Former school choice scholarship student tells success story in WSJ

redefinED staff
Denisha Merriweather

Denisha Merriweather

Switching to a different school didn’t just make dreams come true, “it allowed me to have dreams I didn’t know I could have,” writes a former school choice scholarship student in an op-ed published today in the Wall Street Journal.

Denisha Merriweather of Jacksonville, Fla., says by fourth grade, she disliked school so much she thought she’d eventually drop out. But at the urging of her godmother, and help from a tax credit scholarship for low-income students, she enrolled in a private school, graduated with honors and became the first member of her family to attend college. A few months ago, she earned a bachelor’s degree in interdisciplinary social science and is now headed to graduate school.

“This didn’t happen by chance, or by hard work alone,” she writes. “It happened because I was given an opportunity.”

Merriweather’s piece notes the lawsuit that the Florida teachers union, Florida School Boards Association and other groups filed Aug. 28 to end the 13-year-old scholarship program, which is administered by non-profits like Step Up For Students, which co-hosts this blog. The program serves nearly 70,000 students this fall, more than two thirds of them black or Hispanic.

Merriweather is also featured in a new TV ad, paid for the Black Alliance for Educational Options, which encourages the teachers union and school boards association to drop the lawsuit. In the Wall Street Journal, she said she hopes people who care about disadvantaged children pause to hear stories like hers. Read the full op-ed on the Wall Street Journal here.

14.10.23 Denisha WSJ


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Joseph Durham April 17, 2015 - 4:04 pm

I wish Denisha Merriweather all the best in her academic studies. I also hope that she never forgets it was a Republican Idea that got her on the right track. Good luck Denisha Merriweather!

Ron Matus April 18, 2015 - 7:24 am

Hi Joseph, thanks so much for the comment. All of us in the parental school choice movement are deeply grateful to the many Republicans who have strongly and consistently supported choice over the years, and you are right to note that students like Denisha are benefitting. But I do want to add that folks all along the political spectrum support choice for all kinds of compelling reasons, that growing numbers of Democrats are coming around, and that choice also has deep roots on the political left (the paper cited in this redefinED post is a good primer: I think many folks who consider themselves liberals or progressives might be more open-minded about choice if they knew this. They could then judge choice on its merits rather than on the misperceptions too often perpetuated by critics and the media.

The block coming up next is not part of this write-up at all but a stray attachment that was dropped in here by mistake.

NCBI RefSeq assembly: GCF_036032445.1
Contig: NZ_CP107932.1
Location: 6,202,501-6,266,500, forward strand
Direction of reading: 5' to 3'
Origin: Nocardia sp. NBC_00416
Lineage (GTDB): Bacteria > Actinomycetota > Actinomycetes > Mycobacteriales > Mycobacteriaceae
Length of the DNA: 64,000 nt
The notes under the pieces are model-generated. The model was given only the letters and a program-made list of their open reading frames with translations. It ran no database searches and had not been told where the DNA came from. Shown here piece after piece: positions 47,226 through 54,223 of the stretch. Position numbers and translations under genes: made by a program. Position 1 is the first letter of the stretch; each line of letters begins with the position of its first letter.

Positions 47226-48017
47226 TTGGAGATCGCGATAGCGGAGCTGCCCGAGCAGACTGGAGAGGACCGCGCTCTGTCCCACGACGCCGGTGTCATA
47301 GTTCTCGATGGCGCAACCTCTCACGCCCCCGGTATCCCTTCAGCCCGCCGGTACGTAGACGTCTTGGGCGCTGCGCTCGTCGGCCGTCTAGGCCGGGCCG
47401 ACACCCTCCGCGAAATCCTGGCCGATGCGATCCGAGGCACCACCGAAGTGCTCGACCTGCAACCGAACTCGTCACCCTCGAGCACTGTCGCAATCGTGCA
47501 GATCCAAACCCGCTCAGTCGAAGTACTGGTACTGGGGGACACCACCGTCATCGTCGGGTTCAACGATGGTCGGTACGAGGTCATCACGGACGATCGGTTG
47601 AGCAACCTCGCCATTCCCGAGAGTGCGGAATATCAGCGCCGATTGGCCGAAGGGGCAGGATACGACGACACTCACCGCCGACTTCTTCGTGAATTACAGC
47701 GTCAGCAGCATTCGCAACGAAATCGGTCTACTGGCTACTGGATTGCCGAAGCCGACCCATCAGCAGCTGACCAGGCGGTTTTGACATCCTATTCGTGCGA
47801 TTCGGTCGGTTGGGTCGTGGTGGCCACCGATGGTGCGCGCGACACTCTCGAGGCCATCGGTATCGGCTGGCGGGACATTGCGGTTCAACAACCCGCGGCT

Joseph Durham April 18, 2015 - 10:50 am

Hi Ron, today’s Democratic party is totally different from the Democratic party of John F. Kennedy and prior. Kennedy himself was a Conservative and believed in many of today’s top Conservative issues. But shortly after Jimmy Carter founded the Department of Education, the Nation’s Democratic Party has been leaning further left with each successive Presidential run. Most Democrats don’t even remember it was a Democratic idea of lowering taxes on the rich to create a trickle down effect. John Kennedy used this idea to maximum effect. So, yes. The school of choice is a Democratic idea. But one very few Democrats would hold to now.

Ron Matus
Ron Matus April 18, 2015 - 12:01 pm

Hi Joseph, I’ve been watching education in Florida as close as I can for more than a decade now – first as a journalist and then more recently here at Step Up For Students – and I must confess I am increasingly confused as to what “conservative” and “liberal” means when it comes to education. I do see more and more Democrats embracing parental school choice, whether it’s at the grassroots level, where more and more parents are voting with their feet in favor of all kinds of choice options, or at the politician level. I think it’s significant, for example, that Presidents Clinton and Obama are strong supporters of charter schools. They haven’t come around yet on vouchers and tax credit scholarships, but they have evolved on choice, and I think other Democrats will continue to do likewise as their constituents continue to demand and embrace more options. I also think it’s worth noting that in 2010, nearly half the Democrats in the Florida Legislature voted in favor of a major expansion of the tax credit scholarship program here, which is now the largest private school choice program in the country, and in 2012, a significant number of Democratic lawmakers in Louisiana voted to create the voucher program in that state. I wish more Democrats would come around quicker, but there is progress and better late than never.

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